Open Access Research article

Is it possible to diagnose the therapeutic adherence of patients with COPD in clinical practice? A cohort study

Pilar Barnestein-Fonseca1*, José Leiva-Fernández2, Francisca Vidal-España3, Antonio García-Ruiz4, Daniel Prados-Torres5 and Francisca Leiva-Fernández6

Author Affiliations

1 Family and Community Medicine Teaching Unit of Malaga. Health District Malaga. Málaga, Spain

2 Vélez Sur Health Centre. Axarquía Health District. Vélez Málaga (Málaga), Spain

3 Sociologist. Family and Community Medicine Teaching Unit of Malaga. Health District Malaga. Málaga, Spain

4 Farmacoeconomy and SRI Unit. Farmacoeconomy and Clinical Therapeutic Department. Faculty of Medicine. Malaga University. Málaga, Spain

5 Family and Community Medicine Teaching Unit of Malaga. Health District Malaga. Málaga, Spain

6 Family and Community Medicine Teaching Unit of Malaga. Health District Malaga. Málaga, Spain

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BMC Pulmonary Medicine 2011, 11:6  doi:10.1186/1471-2466-11-6

Published: 24 January 2011

Abstract

Background

Therapeutic adherence of patients with chronic obstructive pulmonary disease (COPD) is poor. It is therefore necessary to determine the magnitude of non-adherence to develop strategies to correct this behaviour. The purpose of this study was to analyse the diagnostic validity of indirect adherence methods.

Methods

Sample: 195 COPD patients undergoing scheduled inhaled treatment attending 5 Primary Care Centres of Malaga, Spain. Variables: Sociodemographic profile, illness data, spirometry, quality of life (St. George Respiratory Questionnaire: SGRQ), and inhaled medication counting (count of dose/pill or electronic monitoring) were collected. The patient's knowledge of COPD (Batalla test:BT),their attitude towards treatment (Morisky-Green test: MGT) and their self-reported therapeutic adherence (Haynes-Sackett test: HST) were used as methods of evaluating adherence. The follow-up consisted four visits over one year (the recruitment visit: V0; and after 1 month:V1; 6 months:V2; and 1 year:V3).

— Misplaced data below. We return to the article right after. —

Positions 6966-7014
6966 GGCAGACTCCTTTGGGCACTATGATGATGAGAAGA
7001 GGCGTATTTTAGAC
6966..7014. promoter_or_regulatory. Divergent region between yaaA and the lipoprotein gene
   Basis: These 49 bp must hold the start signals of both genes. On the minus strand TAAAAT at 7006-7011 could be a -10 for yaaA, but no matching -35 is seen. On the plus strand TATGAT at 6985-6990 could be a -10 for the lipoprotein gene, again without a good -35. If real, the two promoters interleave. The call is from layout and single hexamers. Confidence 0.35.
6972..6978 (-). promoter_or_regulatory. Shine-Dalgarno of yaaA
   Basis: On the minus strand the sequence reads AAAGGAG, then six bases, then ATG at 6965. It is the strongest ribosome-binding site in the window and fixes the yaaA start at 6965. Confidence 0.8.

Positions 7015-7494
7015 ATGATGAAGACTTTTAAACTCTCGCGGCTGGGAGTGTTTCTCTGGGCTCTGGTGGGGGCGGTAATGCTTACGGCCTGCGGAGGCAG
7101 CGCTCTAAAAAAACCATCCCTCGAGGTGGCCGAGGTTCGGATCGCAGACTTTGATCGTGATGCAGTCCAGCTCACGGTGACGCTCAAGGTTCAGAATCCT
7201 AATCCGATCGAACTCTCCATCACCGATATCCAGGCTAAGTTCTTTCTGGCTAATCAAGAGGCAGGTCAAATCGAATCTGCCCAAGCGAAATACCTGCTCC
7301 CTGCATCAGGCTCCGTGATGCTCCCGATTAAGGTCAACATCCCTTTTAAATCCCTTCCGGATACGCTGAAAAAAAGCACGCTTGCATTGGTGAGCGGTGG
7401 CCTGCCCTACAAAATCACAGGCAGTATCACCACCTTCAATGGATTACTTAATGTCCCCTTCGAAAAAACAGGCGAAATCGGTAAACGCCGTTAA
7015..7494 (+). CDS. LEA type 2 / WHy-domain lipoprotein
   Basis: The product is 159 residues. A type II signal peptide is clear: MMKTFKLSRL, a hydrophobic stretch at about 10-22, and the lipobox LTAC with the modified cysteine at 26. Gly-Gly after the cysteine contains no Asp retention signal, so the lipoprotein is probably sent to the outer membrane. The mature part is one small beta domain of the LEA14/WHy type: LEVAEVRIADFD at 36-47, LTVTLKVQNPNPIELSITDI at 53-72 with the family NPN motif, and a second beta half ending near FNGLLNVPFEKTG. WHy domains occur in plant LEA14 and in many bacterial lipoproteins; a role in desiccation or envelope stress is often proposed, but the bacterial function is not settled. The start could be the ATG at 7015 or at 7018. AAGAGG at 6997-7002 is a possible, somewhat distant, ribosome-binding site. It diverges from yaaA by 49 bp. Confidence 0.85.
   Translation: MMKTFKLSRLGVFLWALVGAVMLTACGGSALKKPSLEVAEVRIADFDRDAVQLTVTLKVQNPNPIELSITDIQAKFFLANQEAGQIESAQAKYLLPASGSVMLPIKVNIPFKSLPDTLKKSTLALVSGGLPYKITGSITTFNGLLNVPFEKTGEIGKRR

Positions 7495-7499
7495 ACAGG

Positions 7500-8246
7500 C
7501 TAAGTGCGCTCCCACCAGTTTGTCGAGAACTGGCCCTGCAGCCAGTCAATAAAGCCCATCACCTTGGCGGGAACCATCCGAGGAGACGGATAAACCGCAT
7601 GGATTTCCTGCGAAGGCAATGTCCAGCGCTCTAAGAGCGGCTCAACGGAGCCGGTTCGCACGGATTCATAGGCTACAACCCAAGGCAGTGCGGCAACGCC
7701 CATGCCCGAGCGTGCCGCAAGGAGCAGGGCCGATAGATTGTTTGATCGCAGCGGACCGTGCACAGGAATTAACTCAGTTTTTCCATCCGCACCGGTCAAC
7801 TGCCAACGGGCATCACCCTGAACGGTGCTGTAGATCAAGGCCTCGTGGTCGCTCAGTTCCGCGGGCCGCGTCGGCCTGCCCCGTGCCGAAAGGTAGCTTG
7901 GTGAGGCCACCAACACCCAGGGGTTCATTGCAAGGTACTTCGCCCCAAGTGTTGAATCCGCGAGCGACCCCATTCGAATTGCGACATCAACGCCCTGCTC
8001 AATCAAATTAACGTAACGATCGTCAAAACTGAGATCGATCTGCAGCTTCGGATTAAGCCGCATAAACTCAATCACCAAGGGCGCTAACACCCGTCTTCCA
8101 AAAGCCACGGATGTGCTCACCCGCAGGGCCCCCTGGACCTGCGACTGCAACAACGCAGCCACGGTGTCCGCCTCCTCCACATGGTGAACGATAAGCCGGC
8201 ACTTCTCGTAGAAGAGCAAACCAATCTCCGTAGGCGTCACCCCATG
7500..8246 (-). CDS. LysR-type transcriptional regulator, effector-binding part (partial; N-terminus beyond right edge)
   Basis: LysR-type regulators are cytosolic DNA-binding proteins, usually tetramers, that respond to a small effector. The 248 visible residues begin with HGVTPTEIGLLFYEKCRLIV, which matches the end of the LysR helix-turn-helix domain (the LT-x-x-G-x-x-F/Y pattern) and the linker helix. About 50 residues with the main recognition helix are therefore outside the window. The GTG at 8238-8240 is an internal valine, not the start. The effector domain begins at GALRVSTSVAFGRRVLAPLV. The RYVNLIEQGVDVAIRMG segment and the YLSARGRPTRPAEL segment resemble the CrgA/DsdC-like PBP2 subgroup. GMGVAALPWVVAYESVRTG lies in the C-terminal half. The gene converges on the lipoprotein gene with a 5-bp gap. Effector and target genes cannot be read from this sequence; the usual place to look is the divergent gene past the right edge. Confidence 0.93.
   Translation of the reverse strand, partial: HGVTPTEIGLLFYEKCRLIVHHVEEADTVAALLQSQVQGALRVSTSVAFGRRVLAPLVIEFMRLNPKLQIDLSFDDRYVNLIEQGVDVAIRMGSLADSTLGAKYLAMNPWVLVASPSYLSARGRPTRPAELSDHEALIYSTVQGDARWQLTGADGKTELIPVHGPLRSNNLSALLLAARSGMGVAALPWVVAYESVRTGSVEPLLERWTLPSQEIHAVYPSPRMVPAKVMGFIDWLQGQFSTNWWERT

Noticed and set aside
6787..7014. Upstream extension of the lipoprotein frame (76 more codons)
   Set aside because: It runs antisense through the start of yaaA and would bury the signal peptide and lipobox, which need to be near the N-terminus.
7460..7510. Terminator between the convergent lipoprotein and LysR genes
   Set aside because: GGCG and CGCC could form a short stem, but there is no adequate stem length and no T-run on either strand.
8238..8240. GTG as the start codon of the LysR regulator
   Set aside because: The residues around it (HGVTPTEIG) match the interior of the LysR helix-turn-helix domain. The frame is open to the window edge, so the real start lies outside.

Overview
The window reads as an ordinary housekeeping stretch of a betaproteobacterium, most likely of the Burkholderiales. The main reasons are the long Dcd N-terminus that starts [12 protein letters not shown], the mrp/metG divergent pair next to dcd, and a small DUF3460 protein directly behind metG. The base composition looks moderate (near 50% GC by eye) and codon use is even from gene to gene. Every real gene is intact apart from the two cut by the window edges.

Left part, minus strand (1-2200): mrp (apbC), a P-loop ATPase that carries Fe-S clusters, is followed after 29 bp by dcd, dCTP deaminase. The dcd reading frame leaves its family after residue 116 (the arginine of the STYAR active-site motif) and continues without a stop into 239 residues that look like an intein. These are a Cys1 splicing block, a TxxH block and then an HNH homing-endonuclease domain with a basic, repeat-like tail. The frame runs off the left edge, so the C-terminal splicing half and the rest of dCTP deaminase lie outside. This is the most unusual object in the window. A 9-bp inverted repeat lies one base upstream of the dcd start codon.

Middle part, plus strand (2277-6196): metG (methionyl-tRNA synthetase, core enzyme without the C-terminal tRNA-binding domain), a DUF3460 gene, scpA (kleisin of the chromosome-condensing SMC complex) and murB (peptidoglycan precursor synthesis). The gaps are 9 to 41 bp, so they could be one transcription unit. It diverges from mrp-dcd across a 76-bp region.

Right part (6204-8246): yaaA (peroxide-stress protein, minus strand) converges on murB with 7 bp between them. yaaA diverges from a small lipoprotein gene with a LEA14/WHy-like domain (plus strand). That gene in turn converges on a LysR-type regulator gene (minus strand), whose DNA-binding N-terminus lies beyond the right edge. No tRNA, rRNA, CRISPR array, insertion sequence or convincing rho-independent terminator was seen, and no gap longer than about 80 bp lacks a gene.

Results

The mean age was 69.59 (95% CI, 68.29-70.89) years old and 93.8% were male. Other findings included: 85.4% had a low educational level, 23.6% were smokers, 71.5% mild-moderate COPD stage with a FEV1 = 56.86 (SD = 18.85); exacerbations per year = 1.41(95% CI, 1-1.8). The total SGRQ score was 44.96 (95% CI, 42.46-47.46), showing a mild self-perceived impairment in health. The prevalence of adherence (dose/pill count) was 68.1% (95% CI, 60.9-75.3) at V1, 80% (95% CI, 73-87) at V2 and 84% (95% CI, 77.9) at V3. The MGT showed a specificity of 67.34% at V1, 76.19% at V2 and 69.62% at V3. The sensitivity was 53.33% at V1, 66.66% at V2 and 33.33% at V3.The BT showed a specificity of 55.1% at V1, 70.23% at V2 and 67.09% at V3. The sensitivity was 68.88% at V1, 71.43% at V2 and 46.66% at V3. Considering both tests together, the specificity was 86.73% at V1, 94.04% at V2 and 92.49% at V3 and the sensitivity was 37.77% at V1, 47.62% at V2 and 13.3% at V3.

Conclusions

The prevalence of treatment adherence changes over time. Indirect methods (dose/pill count and self-reported) can be useful to detect non-adherence in COPD patients. The combination of MGT and BT is the best approach to test self-reported adherence.